Everything you've ever heard is a lie

Ok, so not everything you've ever heard is a lie. Just all the drum sounds you've ever heard on speakers or headphones.

In college, I was the percussion manager for a small music store. It was a great place for me to learn how to tune drums and work with different materials and configurations. And, in addition to my own playing and recording, it taught me that most of us don't have a clue what drums actually sound like.

To the drum neophyte, just the idea of tuning a drum is a revelation. You hit it, and you get the sound that you get. And when most people hear the "naked" drum sounds, they'll think there's something wrong, because the sounds are "bad."

Most drummers know that you can change the sound of the drum through tuning and head selection. But still too many drummers don't know that the sounds they're getting are natural - they may even be great - even if they don't sound like the drums they're hearing on recordings. As a result, they go crazy with muffling rings, gel tabs, tape, pillows, etc. - all of which can make the sound even worse.

When potential customers would come into the shop looking for a certain sound, they'd inevitably be disappointed because the store kits didn't sound like the recordings of their favorite drummer or band. Not only were the drums not processed, they were tuned to my preferences and methods. The bulk of my job was teaching customers how drum tuning and sound processing worked, in basic terms, so that we could talk about whether the actual drums were worth buying or not.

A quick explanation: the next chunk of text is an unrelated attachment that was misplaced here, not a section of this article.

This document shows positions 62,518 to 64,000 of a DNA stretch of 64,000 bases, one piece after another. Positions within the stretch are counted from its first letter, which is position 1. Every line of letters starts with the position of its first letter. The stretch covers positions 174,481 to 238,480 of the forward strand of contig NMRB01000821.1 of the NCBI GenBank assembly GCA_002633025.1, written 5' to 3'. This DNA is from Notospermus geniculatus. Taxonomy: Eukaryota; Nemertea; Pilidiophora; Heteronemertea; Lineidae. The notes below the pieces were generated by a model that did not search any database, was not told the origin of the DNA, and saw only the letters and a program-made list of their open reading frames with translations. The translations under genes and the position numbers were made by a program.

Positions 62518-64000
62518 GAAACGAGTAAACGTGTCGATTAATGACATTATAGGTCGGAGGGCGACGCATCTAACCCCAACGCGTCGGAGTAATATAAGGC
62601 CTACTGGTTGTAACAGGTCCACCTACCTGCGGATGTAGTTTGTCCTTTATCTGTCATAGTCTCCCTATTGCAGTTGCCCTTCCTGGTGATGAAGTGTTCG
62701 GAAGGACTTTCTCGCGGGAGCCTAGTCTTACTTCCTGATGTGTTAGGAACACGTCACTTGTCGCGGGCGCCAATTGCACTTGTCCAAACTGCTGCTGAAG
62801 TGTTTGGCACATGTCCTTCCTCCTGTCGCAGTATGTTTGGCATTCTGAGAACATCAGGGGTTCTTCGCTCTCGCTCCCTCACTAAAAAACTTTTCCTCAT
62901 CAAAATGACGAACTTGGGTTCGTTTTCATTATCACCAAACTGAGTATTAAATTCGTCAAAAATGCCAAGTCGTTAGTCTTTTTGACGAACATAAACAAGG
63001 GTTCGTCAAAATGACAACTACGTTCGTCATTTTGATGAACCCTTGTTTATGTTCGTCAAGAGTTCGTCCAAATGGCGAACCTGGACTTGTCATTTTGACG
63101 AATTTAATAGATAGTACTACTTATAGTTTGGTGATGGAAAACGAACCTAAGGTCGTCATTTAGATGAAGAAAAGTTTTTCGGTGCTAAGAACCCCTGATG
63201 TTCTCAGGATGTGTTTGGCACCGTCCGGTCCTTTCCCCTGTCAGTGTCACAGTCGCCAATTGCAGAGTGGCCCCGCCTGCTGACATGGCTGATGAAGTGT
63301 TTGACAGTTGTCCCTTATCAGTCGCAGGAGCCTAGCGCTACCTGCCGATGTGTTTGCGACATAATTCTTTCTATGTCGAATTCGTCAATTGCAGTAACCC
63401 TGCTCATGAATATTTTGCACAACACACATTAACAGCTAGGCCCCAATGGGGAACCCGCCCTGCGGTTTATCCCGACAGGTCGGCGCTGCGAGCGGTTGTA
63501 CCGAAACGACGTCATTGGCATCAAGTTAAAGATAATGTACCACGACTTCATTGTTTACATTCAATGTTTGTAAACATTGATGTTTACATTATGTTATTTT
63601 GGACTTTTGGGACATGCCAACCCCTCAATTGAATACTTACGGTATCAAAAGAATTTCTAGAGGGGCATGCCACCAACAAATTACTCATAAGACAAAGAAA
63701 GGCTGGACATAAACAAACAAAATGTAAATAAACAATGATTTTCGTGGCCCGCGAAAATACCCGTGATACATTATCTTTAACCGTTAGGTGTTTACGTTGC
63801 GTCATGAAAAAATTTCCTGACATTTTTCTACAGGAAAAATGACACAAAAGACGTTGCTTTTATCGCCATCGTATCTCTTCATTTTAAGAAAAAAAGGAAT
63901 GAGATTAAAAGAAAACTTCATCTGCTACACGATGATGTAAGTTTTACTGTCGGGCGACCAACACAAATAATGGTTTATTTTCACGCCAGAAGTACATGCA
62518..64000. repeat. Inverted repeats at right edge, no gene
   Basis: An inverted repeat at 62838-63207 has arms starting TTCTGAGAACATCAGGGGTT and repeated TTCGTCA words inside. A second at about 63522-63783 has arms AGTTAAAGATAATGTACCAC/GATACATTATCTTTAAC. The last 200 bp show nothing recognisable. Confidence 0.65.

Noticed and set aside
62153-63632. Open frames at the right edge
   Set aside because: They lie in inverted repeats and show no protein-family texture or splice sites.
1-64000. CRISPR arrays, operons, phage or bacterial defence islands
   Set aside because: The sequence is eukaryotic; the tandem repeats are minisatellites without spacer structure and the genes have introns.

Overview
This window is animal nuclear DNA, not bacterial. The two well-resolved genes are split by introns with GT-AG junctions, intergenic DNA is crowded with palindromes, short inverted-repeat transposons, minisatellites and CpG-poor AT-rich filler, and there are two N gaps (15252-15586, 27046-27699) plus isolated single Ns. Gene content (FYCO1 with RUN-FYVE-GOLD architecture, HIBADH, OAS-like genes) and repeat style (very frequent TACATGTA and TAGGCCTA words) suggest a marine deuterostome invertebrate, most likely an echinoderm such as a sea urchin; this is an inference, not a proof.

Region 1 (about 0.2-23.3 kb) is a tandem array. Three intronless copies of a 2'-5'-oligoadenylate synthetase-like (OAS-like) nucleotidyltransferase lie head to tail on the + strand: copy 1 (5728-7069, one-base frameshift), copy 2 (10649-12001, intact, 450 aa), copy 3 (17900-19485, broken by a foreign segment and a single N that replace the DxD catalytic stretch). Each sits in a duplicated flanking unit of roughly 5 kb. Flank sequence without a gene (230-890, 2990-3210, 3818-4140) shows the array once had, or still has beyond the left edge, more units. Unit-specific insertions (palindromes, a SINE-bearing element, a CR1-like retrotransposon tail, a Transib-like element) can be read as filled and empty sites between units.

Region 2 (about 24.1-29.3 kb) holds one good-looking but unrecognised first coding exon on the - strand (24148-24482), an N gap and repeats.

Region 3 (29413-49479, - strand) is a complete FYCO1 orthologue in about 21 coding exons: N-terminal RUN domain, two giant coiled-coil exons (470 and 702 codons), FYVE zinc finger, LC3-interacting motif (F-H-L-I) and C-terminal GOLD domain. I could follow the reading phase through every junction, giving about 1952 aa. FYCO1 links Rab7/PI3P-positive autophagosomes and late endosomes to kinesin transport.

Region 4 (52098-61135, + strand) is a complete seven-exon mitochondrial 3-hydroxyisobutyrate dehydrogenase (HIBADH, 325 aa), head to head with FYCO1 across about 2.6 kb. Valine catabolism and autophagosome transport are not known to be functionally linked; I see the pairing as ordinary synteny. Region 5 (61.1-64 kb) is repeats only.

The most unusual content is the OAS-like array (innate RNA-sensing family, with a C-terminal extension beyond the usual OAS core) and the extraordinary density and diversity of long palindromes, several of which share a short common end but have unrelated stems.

Before I worked at the music store, when I was just getting serious about my own drums and trying to get good sounds, I had the good fortune of getting a sound lesson from Kelly Wallis of Backbeats Drum and Backline. I had complained to him about my kick drum (a 22" Tama Rockstar), and he invited me to bring it into the shop and get some new heads put on.

With just a batter head on (a Remo Powerstroke 3), he had me listen to the drum from a variety of positions. He had me play it, then he played it while I moved from (literally) inside the drum to all the way out to the front of the store. He taught me to, "listen from the perspective of the microphone," as well as from the audience.

It was a hugely valuable lesson for me, because I began to correlate the sound I heard while playing the drums to the sound that would be heard by a microphone, my bandmates and the audience. I know this phrase gets used too much, but it changed my life.

Adam Nussbaum
If you're unhappy with your drum sounds, try to get some frame of reference for how they compare to "good" drum sounds. Play as many kits in as many situations as you can. If you ever get the chance, try to hear drums both "naked" and recorded, or through a PA system. The more experience you get, the more you'll come to hear your drums' natural sounds from the perspective of the microphone, etc.

One more story. Several years ago I took a lesson with renowned drummer Adam Nussbaum. The work of the entire lesson is for another time, but I remember how adamant he was about making sure each drum was resonant and "trustworthy." If drums are too dry, he said, you tend to play too many notes. And if you don't love any sound on your kit, you'll tend to avoid it, and that will affect your expressiveness and creativity.